Last Updated on April 3, 2023
The internet can be a scary place, full of hackers, trolls and people that are well more versed to the secrets and tricks of the world wide web and how it works than you might be. One of the most common controversies that has surrounded the world of the internet in the past ten years is the issue of cybersquatting.
In 2010, GoDaddy, a company that provides domain names was sued by the Academy of Motion Picture Arts for cybersquatting and affecting their business, so you can see that it does have consequences. It may not happen often, but it is always important to make sure that if it does happen to you, that you know what actions to take.
This article looks to give you a practical guide on what cybersquatting is, how to know if you are being cybersquatted and how to best defend yourself against it should it happen.
What is Cybersquatting?
Cybersquatting is the act of using or acquiring or trafficking through a domain that is similar, if not identical to that of an already public company or trademark. Usually, those that partake in cybersquatting, will use the fake domain, and look to sell the fake domain to the real company for money. It is utilising the goodwill of real companies in an attempt to profit from them and is an illegal scam.
The term itself comes from “squatting” which is when people live in your house in secret. Cybersquatting is not so secret but is an invasion on your rights as a company that may have trademarked a particular name or domain.
How do I know if I am a Victim?
It is always best practice to regularly check for other sites online that may be identical to yours, because they may well be cybersquatting. The first thing to check would be whether the site is active or not. If the site itself is active, then it may be an unfortunate coincidence, but if the site looks “parked”, whereby there is no activity, then it may be cybersquatting in action, best practice in this situation would be to monitor the site over the course of a few weeks, to see of there is any activity on the site or if it is just there to cybersquat.
Similarly, cybersquatting may also be occurring if the site itself is full of advertisements or information related to your business or other businesses like yours, meaning the holder of the domain is looking to capitalise on your business for the sake of traffic. Importantly, if you have a registered trademark on your company or brand name, then the issue of cybersquatting becomes more serious.
This is because you can be sued for taking the domain of a trademarked company. This is what happened to GoDaddy and it also happened to Tucker Carlson, an American TV show host, who used cable anchor Keith Olbermann’s name to create a site that brought traffic back to Carlson’s main site as a joke, unfortunately, the joke was not taken well by Olbermann and his lawyers.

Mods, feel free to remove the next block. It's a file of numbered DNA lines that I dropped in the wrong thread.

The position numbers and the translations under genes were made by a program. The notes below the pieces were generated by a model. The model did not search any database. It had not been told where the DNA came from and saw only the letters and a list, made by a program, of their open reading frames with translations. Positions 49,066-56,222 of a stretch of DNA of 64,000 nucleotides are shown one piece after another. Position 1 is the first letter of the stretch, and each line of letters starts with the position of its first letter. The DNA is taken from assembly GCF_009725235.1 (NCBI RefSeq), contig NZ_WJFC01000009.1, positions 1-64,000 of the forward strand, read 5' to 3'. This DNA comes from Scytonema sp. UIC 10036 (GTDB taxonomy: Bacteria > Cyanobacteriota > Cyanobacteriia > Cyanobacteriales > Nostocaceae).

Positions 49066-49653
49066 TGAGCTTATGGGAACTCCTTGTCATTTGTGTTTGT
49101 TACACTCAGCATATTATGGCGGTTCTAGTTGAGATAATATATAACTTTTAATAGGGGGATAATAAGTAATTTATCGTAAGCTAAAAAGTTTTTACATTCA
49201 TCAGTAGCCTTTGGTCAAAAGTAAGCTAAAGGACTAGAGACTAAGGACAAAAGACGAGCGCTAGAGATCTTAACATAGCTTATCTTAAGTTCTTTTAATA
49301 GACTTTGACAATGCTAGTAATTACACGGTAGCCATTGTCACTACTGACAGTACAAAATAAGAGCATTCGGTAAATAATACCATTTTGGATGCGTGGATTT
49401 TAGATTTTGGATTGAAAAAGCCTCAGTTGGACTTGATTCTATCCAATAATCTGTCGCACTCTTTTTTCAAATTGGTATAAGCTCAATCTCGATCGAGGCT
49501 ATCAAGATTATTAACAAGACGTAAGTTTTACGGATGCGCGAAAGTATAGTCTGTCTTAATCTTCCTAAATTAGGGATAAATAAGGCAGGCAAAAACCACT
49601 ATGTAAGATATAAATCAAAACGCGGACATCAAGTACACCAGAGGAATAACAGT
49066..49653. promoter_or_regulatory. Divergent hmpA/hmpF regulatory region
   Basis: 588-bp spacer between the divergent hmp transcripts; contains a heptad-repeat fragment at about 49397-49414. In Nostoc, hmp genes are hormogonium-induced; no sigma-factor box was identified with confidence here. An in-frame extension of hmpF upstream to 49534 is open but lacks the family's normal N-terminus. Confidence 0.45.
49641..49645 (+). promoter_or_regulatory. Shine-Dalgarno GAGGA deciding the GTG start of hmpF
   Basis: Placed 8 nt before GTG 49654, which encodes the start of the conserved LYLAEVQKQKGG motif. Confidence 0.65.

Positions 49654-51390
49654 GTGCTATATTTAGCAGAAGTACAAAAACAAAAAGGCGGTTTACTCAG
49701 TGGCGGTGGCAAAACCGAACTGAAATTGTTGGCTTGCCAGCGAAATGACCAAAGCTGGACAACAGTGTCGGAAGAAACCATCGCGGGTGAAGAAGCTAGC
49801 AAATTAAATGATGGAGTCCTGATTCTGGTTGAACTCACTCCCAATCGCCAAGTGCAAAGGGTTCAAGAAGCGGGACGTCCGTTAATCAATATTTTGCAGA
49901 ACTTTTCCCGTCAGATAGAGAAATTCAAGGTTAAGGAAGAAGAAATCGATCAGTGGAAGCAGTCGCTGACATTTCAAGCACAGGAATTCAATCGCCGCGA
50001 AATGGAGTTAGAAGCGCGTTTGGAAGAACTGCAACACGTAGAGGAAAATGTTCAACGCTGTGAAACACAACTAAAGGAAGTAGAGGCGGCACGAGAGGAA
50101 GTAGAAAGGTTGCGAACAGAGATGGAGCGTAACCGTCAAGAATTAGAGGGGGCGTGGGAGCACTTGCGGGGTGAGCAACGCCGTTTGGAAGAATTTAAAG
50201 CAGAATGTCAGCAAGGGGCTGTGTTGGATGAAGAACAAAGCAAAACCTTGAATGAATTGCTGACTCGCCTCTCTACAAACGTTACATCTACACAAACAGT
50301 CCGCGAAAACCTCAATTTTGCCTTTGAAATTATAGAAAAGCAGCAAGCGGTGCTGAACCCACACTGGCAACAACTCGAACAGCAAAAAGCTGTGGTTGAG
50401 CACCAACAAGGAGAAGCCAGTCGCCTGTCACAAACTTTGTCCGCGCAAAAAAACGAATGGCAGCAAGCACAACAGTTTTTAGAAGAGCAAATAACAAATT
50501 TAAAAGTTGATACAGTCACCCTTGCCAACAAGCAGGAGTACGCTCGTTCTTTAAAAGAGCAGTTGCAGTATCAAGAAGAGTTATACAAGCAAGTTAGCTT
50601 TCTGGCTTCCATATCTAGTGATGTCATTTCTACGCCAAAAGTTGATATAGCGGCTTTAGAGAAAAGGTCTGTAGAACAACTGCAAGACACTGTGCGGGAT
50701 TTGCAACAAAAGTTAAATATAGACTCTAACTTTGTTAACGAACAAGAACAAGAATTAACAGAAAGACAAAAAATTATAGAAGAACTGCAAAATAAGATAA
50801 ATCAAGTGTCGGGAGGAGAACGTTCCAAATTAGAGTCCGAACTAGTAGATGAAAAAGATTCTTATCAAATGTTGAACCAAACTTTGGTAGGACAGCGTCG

What to do If you are a Victim?
There are a host of sites that you can utilise to find out who the owner of a certain domain is, one of the best is WHOIS, but there are blogs and articles out there on how to find out a domain owner if you need to, offering step by step guides. Finding out who owns the domain should always be top priority because it gives you an email address of the person that set it up and enables you to contact them.
Perhaps the owner would be happy to sell the domain to you, but beware, because cybersquatters know all too well that you may be looking to buy the domain and can charge massive fees in an attempt to get money from you.
However, if you strongly believe that you are being cybersquatted, then you have two main options:
- Sue under the Anticybersquatting Consumer Protection Act of 1999 – this is the option that could be best if you are the owner of a trademarked company and believe that someone is not acting in good faith towards your company or intends to profit from or create traffic using an illegal domain. Although if you do with to sue, you will need proof that the domain was created for and is being used in bad faith, that the trademark itself is distinctive and applies in this case, and that the name is identical and would therefore cause confusion. If the person being accused of cybersquatting can prove that the domain name was not purchased in bad faith and that the website is active, then that would be a liable defence to your case. However, if the person accused is found guilty of cybersquatting with the intention to manipulate your trademark for money or traffic, then they could face fines of up to $100,000.
- Contact the Internet Corporation of Assigned Names and Numbers (ICANN) – This is a faster and less expensive route to take if you feel that you are a victim of cybersquatting. There are no lawyers needed, however there is also no money awarded or fines distributed. If you make a complaint, you must show that the domain was purchased in bad faith and that the owner of the domain has no interests in legitimately using the name for any purpose. It must also be identical to your domain name. If you win this arbitration case, then the domain will either be transferred to you or cancelled.
Ultimately, you can never protect yourself 100% from cybersquatting, but it is always important to be aware of other sites that are similar to yours because they could be easily drawing traffic away from you and taking business from you at the same time. The easiest way to assure that you are safe is to get a registered trademark as soon as you can and to get a website made, that way you will have cause for action and a case if anyone is to copy it.